I was binging on buttery popcorn for a couple of months until I had my gum surgery and switched to ice cream, then potato chips ( I hid those) BUT I am going to bed right after I eat so I can stop eating. I sleep 12-13 hours since I am going to bed so early.
When I wake up I eat breakfast (good), eat low-calorie lunch (good), then I get home ummmmâ€¦and eat a lot of snacks and consume them quite quickly I might add like I haven't eaten all day (but they are healthy snacks now that there is no junk food in the house) but then I eat big portions for dinner (not so healthy comfort food for the last week or so) which makes me feel good to eat so I am not depressed while eating and not depressed while sleeping.
I am just tired and mildly depressed all the time and I have gained some weight again. Duh!!!!! I am so mad at myself for not knowing this sooner. So in therapy I will come true about my binge eating and try to get help with this. It's embarrassing to admit I am a little piggy in secret though she can tell that by looking at me. Everyone in my family is overweight. I did open my window blinds today at work to let the sunshine in and it did help but I am very hungry. I think.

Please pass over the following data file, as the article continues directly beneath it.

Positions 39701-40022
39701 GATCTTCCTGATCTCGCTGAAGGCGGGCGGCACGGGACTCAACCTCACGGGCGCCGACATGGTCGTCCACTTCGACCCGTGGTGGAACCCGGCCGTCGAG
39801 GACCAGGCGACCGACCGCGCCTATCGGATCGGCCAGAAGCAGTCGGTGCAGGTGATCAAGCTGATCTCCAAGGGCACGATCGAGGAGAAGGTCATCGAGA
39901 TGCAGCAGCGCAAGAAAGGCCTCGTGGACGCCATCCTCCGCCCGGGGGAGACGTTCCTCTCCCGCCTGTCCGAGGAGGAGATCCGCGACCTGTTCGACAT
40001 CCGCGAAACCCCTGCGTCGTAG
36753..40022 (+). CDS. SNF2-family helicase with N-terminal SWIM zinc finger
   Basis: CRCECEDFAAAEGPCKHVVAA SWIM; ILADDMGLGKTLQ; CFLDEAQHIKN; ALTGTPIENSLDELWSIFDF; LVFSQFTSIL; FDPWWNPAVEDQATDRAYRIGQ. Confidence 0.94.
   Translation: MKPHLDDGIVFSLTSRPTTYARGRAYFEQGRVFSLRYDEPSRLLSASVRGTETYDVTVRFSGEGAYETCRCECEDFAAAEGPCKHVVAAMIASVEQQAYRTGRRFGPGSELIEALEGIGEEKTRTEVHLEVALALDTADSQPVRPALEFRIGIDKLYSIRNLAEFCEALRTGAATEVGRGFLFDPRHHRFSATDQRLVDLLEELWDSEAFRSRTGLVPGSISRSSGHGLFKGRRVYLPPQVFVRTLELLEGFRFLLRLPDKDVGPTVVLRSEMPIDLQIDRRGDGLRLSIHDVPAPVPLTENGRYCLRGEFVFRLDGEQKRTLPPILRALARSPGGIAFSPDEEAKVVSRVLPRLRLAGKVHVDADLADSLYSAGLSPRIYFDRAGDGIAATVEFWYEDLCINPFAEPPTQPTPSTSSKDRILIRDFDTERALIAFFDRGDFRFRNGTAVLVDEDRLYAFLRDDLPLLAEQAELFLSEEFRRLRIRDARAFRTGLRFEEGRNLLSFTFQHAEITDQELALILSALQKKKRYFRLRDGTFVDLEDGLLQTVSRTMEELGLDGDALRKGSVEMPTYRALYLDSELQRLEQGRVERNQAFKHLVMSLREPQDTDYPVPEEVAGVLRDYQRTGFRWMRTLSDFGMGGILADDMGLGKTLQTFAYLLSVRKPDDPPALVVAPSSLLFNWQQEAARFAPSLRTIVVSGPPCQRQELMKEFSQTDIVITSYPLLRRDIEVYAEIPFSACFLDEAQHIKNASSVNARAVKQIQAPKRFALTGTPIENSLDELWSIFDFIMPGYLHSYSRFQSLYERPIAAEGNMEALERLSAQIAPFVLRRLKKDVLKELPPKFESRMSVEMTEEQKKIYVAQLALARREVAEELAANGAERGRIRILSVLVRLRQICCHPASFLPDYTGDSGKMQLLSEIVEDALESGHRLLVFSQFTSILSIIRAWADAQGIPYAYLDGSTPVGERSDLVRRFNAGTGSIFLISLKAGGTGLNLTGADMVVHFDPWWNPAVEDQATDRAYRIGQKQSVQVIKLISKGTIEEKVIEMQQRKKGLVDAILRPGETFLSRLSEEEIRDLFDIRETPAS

Cookie — Thank you! I miss the daily post. Goat — Glad you are enjoying life Michele — Can you spare some energy for an ole' gal? Kitty — Better late than never "Congrats" on being a grandmother
Weather: Hot wet sauna but better than drought Sleep: Too much 12-13 hours a day for about the last 3-4 months Mood: Both anxious and depressed but I don't feel very depressed — odd. Plans: Back to therapy Thursday. Will join knitting ministry at church soon.
Thank you for starting this discussion. I'll just start by saying that I am angry. I am so angry at him for taking his own life because he seemed to have been given so much of it, maybe not any more than anyone else, but he gave so much of his energy and gave me years of laughter so I could break away from my own depression at times. From what I read about him he was kind to everyone and generous with what he had. He had beauty inside and out. Was there anything more that anyone could have said about him to have encouraged him to save his own life.